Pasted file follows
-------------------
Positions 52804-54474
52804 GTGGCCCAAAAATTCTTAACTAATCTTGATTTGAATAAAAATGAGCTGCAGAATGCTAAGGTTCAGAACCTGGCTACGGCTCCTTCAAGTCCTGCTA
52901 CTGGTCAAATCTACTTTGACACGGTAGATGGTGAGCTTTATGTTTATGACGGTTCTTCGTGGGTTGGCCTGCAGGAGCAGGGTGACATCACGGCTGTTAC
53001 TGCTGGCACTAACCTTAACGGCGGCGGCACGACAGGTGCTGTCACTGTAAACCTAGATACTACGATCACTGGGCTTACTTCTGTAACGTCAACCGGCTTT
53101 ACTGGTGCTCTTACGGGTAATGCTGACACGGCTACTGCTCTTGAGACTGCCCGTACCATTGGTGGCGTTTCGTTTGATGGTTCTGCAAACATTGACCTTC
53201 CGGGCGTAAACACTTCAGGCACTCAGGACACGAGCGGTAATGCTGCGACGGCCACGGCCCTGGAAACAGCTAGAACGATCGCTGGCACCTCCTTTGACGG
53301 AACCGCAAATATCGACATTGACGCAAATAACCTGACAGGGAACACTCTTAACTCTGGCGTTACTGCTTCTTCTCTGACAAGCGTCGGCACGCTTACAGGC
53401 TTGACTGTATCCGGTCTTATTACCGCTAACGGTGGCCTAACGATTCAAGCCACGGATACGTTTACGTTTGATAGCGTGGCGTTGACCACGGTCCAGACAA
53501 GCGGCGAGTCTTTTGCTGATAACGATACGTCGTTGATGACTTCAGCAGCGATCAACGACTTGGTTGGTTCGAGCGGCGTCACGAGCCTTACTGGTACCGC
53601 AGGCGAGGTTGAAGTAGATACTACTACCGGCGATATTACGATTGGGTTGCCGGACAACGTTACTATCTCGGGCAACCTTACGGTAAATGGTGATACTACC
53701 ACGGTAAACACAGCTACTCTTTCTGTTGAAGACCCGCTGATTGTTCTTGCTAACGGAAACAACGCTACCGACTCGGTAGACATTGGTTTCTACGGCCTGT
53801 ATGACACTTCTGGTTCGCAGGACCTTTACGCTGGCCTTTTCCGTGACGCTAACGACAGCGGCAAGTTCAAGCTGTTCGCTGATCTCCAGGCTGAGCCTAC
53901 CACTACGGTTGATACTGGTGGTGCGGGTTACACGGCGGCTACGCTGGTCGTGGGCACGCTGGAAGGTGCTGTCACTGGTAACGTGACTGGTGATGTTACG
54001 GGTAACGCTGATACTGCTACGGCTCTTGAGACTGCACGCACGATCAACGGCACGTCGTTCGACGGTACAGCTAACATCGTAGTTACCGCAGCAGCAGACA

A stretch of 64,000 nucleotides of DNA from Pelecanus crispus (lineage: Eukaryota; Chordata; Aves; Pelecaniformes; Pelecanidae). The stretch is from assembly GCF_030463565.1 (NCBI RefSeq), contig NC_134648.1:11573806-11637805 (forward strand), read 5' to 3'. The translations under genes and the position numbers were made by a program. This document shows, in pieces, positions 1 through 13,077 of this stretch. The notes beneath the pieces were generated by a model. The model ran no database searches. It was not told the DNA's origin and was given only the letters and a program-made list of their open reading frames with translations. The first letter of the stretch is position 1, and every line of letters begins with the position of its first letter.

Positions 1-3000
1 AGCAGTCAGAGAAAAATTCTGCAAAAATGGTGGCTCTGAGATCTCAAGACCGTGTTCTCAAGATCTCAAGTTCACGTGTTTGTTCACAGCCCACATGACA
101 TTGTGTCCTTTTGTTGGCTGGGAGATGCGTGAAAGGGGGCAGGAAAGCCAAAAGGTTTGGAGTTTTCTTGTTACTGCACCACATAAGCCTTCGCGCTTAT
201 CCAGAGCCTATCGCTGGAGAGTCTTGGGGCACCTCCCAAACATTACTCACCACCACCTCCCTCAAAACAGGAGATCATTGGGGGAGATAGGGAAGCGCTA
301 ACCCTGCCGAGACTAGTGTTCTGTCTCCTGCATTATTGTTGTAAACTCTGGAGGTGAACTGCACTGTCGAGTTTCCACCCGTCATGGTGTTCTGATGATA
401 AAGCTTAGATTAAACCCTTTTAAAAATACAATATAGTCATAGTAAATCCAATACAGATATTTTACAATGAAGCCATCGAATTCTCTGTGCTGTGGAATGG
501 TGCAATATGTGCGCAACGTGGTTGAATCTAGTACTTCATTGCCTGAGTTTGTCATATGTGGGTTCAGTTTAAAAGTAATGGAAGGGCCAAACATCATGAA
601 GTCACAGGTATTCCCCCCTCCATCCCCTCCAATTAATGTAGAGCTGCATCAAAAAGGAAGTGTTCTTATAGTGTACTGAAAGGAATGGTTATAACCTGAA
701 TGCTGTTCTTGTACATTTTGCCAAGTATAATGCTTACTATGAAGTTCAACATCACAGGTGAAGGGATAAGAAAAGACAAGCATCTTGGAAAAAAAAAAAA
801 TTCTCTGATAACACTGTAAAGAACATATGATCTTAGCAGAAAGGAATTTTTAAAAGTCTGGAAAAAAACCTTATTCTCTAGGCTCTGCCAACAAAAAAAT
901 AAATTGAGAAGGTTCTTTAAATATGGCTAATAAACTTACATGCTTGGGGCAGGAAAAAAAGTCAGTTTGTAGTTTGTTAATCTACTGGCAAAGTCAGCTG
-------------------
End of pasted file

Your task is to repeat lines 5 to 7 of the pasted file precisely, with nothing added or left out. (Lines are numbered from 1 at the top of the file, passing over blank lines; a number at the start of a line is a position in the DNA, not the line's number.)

53101 ACTGGTGCTCTTACGGGTAATGCTGACACGGCTACTGCTCTTGAGACTGCCCGTACCATTGGTGGCGTTTCGTTTGATGGTTCTGCAAACATTGACCTTC
53201 CGGGCGTAAACACTTCAGGCACTCAGGACACGAGCGGTAATGCTGCGACGGCCACGGCCCTGGAAACAGCTAGAACGATCGCTGGCACCTCCTTTGACGG
53301 AACCGCAAATATCGACATTGACGCAAATAACCTGACAGGGAACACTCTTAACTCTGGCGTTACTGCTTCTTCTCTGACAAGCGTCGGCACGCTTACAGGC